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September’s Back-to-School Daze Blogfest

Tuesday, 14 September 2010  |  Posted by Brenda Drake
Roh Morgon over at Musings of a Moonlight Writer is holding the SEPTEMBER’S BACK-TO-SCHOOL DAZE BLOGFEST! Click here for details and to read the other participants’ entries at their blog sites.
Here’s my entry and thank you for stopping by:

Either I was dreaming of woodpeckers or someone was rapping on the bedroom door. Right now, anything would be better than those beasts haunting my dreams. I opened one eye. The room was still dark under the cloak of the heavy drapes. The idiot banged louder.
“Okay, I’m coming!” I yelled.
“Who’s bugging us?” Faith rolled onto to her other side.
I flung my legs over the side of the bed and settled my feet onto the plush fibers of the Persian area rug. It sounded like our intruder was now kicking the door with a foot. I pushed myself up from the mattress and ran across the tiled floor, flinching at the coldness under my feet. I eased the door open and peeked through the crack.
“Do you know what time it is?” asked a man resembling a polished Hugh Grant, but definitely not as cool as him.
“No,” I croaked.
He pulled a chained watch from the vest pocket of his gray three-piece suit and held it up, not bothering to look at it. 

“It is precisely three-thirty and you were to be in my chambers by three. Carrick may have delayed his training for tomorrow, but my lessons are still on. You have a lot to learn and little time to do it in.”

“What”–I cleared my throat–“Um . . . what lessons?”
He frowned. “Your magic lessons, of course. Has no one explained this to you?”
I shook my head, too freaked out to talk to him.
“Get dressed and I’ll wait here for you.”
I nodded and shut the door, stumbling over the edge of the carpet as I ran to the bed and collided into the mattress. Faith bolted up into a sitting position.
“Who’s there?” She shot her eyes around the room, puzzled.
“There’s a very uptight man at the door. He says I’m to go with him for lessons.”
“Oh shoot, I forgot to tell you. The man is Philip Attwood. Actually, you should call him Professor Attwood. He’s very strict about ceremony.” She fell back onto the pillows. “You’d better hurry, he hates tardiness.”
“You think?”
“No need to be nasty,” she said with a yawn.
“Me? You should’ve told me I had a lesson.”
“I said I forgot.”
“Okay. Whatever. That man is full-on scary, just saying.”
I ran to my backpack and dragged out my jeans, T-shirt, and Converses. After dressing, I slipped on my maroon sweat-jacket and yanked the door open.
“See you later,” I called into the room.
Faith grunted.
“Some protector, she’d probably sleep right through an attack,” I muttered as I shut the door.
Professor Attwood stood in the hallway, tapping his foot. “Are you speaking to yourself? Blimey. I wasn’t told of an apparent mental disorder.”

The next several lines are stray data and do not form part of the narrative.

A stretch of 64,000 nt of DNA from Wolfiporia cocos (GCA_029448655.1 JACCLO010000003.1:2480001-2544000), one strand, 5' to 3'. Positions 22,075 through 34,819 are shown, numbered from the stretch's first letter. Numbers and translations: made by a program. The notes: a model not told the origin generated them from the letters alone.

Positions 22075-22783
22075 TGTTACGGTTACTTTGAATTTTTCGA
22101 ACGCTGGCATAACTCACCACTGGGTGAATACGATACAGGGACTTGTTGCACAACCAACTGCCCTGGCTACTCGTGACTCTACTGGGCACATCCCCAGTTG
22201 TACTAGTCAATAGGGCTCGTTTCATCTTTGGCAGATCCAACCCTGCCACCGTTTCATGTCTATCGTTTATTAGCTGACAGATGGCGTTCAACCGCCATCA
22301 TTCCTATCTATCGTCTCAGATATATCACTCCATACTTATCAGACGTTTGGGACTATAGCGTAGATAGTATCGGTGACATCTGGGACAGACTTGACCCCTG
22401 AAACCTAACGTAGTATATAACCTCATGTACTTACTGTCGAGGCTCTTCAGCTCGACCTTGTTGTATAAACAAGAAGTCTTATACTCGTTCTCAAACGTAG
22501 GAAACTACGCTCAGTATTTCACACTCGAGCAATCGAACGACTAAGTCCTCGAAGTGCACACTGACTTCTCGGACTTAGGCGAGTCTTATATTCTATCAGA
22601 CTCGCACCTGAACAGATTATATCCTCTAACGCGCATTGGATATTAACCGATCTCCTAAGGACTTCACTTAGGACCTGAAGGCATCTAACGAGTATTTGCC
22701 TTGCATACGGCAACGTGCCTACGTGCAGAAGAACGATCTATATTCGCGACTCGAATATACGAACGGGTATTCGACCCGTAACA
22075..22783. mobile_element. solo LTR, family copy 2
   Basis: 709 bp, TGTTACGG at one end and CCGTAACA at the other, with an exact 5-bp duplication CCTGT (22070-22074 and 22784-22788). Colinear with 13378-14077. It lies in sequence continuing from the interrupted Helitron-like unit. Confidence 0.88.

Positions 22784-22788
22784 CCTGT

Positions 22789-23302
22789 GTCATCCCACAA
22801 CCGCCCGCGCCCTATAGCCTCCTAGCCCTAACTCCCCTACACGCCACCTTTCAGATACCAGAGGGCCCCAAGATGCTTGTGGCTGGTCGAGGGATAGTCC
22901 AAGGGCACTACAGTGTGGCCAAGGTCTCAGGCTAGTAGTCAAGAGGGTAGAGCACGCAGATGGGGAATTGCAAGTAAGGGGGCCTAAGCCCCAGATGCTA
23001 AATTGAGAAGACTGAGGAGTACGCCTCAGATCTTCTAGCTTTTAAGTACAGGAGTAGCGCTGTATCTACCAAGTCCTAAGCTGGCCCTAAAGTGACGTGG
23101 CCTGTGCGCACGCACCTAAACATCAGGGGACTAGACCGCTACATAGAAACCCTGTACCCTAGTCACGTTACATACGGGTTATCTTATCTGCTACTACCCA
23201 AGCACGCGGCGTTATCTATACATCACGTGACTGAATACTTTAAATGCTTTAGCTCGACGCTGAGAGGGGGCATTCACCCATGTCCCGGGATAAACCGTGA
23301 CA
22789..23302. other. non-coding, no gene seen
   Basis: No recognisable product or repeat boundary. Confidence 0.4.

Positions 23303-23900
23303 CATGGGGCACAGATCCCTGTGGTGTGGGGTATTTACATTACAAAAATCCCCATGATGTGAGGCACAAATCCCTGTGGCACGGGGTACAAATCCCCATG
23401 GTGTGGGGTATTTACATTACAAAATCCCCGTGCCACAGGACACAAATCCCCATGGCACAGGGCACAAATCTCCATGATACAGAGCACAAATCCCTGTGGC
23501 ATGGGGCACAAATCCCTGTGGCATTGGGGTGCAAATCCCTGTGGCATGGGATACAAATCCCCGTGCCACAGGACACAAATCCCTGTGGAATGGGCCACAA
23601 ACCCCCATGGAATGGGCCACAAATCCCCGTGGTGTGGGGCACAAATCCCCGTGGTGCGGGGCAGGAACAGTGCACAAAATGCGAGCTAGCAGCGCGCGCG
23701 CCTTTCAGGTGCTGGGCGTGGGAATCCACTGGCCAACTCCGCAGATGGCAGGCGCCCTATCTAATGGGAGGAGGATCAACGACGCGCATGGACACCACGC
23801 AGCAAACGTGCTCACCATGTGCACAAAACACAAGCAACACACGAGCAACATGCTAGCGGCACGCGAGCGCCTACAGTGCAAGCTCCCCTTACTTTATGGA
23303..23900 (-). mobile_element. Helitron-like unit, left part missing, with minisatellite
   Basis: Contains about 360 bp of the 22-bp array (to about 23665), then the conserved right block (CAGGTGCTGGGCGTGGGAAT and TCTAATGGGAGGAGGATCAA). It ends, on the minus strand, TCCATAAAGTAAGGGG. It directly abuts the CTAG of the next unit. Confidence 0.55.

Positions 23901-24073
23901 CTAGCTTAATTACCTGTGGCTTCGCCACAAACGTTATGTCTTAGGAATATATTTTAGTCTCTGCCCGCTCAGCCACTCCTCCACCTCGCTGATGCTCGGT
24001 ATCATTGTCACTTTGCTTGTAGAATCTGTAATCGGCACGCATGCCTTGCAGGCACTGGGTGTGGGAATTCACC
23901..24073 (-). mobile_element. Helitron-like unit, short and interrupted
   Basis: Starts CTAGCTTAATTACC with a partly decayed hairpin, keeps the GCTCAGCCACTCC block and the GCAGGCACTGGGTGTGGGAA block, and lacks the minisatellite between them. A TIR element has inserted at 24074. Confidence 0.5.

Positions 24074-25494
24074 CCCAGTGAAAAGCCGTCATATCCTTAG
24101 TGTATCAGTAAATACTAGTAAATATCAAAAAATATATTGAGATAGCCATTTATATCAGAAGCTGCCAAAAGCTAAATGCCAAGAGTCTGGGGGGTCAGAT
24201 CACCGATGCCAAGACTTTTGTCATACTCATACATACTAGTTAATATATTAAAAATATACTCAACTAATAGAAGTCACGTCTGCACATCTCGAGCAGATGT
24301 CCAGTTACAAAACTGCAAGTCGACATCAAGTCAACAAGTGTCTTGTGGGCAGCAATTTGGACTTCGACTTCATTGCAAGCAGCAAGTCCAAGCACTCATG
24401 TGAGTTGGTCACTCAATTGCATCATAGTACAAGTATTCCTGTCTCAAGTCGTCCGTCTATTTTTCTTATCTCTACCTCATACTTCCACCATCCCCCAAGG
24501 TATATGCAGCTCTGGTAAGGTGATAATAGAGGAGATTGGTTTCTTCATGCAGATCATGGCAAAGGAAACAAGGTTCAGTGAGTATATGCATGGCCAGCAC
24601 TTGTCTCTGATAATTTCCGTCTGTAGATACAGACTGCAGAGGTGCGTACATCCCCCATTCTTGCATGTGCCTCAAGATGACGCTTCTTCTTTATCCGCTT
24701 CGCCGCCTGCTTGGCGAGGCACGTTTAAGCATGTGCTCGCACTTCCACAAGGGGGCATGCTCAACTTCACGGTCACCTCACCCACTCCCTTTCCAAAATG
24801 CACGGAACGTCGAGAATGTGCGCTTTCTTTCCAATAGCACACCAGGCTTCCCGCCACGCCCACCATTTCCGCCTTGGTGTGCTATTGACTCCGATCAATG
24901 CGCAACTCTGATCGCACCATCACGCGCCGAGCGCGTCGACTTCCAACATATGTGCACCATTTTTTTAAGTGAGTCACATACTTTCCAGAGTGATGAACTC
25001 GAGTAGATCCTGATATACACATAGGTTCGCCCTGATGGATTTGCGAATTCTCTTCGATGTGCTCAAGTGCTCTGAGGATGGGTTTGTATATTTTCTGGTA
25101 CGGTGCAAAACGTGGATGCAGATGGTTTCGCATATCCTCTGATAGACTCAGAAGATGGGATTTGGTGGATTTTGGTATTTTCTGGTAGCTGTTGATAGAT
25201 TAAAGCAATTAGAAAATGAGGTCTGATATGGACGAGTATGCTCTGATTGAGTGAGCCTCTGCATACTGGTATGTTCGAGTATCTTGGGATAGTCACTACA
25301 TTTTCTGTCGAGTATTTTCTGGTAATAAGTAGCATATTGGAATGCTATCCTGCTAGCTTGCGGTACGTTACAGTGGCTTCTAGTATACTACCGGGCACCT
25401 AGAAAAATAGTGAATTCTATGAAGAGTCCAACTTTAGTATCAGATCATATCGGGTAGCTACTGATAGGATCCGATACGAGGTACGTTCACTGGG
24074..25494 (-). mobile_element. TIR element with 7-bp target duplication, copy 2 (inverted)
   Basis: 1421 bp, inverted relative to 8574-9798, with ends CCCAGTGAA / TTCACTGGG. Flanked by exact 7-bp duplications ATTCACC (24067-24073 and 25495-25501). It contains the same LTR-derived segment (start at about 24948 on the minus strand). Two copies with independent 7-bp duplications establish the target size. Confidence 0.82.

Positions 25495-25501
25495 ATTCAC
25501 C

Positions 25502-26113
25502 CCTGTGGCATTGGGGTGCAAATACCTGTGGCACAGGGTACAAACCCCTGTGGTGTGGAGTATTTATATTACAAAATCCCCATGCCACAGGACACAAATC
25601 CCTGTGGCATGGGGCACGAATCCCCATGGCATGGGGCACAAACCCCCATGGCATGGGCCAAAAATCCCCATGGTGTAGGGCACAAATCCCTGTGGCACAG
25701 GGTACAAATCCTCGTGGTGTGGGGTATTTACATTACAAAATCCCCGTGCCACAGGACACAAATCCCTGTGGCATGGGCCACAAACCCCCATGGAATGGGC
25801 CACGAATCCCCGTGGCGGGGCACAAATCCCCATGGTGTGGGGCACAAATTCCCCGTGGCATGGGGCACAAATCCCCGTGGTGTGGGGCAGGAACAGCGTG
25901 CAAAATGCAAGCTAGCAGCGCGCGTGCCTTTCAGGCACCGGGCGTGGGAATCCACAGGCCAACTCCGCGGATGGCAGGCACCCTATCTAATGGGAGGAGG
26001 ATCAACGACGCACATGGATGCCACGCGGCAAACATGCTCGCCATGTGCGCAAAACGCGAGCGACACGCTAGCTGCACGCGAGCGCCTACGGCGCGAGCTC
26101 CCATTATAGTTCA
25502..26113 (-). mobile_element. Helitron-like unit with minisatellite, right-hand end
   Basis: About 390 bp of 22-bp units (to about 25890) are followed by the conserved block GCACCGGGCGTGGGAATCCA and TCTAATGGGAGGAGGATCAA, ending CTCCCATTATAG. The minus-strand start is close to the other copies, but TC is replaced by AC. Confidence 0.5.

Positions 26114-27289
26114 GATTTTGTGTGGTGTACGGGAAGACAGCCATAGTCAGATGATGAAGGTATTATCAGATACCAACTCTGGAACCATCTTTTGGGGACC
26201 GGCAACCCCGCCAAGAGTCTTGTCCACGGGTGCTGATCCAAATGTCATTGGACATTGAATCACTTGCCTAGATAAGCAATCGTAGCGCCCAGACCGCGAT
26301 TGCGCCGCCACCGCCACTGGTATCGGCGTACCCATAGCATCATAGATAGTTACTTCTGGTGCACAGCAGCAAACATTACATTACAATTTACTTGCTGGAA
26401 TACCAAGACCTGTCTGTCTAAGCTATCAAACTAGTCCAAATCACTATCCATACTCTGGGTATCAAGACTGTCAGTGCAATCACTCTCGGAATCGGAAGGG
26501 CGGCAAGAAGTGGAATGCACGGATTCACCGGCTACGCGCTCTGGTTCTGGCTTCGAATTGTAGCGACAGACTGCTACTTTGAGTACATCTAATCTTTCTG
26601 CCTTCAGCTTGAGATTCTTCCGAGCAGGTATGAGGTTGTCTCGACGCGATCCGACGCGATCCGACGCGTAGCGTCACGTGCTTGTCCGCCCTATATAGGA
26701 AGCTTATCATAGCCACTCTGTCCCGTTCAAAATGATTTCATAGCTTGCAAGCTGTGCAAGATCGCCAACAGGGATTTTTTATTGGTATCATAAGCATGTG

“I don’t have a mental disorder. I was talking to Faith.”
“What’s she doing in there?”
“Protecting me, I guess.”
“Bother.” He walked off and I shadowed him down the hall. “I have excessive duties to perform to have an inconsiderate girl waste my time. I only agreed to work late because your training must start straight away.”
“For your information, I didn’t even know I was supposed to meet you. No one told me. If they had, I’d been there on time.” He didn’t need to know that I was a perpetual tardy violator. I made a quick mental note never to be late for lessons with him.
He halted his steps and swung around to face me. “I fear, Gia, we have gotten off to a bad start. I am Professor Philip Attwood and you are to call me Professor Attwood. Not Mr. Attwood or Philip, you understand?”
“Good.” He spun back around and continued down the hall. “Follow me.”
I rolled my eyes.
“Don’t roll your eyes behind my back.”
“How did–“
“I’m intuitive,” he cut me off.
I slumped.
“Posture, Gia.”
I straightened my back, searching the walls and the ceiling for mirrors, but there wasn’t any. We went around corners and down hallways until we ended up in one with several windowed doors. I peeked in as we passed and inside were small classrooms. The place reminded me of one of those old English type schools with the halls being narrow and dimly lit and the furniture in the classrooms all antiqued. Some of the rooms had occupants.
My face was a question mark.
“What is it, Gia?” he asked without even looking at me.
“Don’t you have summer break?”
“Yes. We also have summer school for those who fall behind.”
“Oh, right.” 
Sucks to be them, I thought, glancing in another partly occupied room.
We rounded the corner and went up a narrow stairwell. Professor Attwood stopped in front of a door with his name and an acorn etched into the wood. He pulled a chain out from the collar of his shirt and fitted the acorn pendant attached to it into the etching.
Apri la Porta,” he said. The door unlocked and swung open.
My eyes found the only window in the office. The sky had filled with angry black clouds, which darkened the room. The several lamps placed around his office emitted a harmonious glow. Pink and yellow notes had been push-pinned into the wooden faces of the bookcases that occupied every wall space. Stacks of books covered the dark wood floors and mounds of papers and books landscaped the top of a large desk. For a man bent on promptness, he sure was messy.

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